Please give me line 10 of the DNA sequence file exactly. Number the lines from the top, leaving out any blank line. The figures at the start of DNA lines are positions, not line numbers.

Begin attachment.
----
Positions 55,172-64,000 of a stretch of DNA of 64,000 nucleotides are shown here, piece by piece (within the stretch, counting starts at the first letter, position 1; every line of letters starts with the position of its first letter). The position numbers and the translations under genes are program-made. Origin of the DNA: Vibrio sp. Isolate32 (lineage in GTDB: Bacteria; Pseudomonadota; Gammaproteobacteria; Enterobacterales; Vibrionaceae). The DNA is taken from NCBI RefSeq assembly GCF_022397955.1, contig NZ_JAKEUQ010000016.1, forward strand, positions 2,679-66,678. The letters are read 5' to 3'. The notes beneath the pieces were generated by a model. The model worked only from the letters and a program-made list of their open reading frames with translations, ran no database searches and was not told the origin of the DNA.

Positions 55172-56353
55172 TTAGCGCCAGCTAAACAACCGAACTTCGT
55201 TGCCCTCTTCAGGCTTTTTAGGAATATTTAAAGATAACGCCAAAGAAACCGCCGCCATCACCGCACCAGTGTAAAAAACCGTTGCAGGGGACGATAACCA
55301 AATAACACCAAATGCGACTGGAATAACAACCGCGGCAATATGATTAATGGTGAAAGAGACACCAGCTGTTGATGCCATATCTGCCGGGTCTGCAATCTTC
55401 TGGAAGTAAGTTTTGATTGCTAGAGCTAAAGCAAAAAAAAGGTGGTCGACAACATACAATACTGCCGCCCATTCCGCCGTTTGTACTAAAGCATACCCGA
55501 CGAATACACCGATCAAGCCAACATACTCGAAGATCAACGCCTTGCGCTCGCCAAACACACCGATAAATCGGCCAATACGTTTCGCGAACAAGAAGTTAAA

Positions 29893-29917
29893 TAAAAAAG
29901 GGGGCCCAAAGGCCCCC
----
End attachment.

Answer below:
29901 GGGGCCCAAAGGCCCCC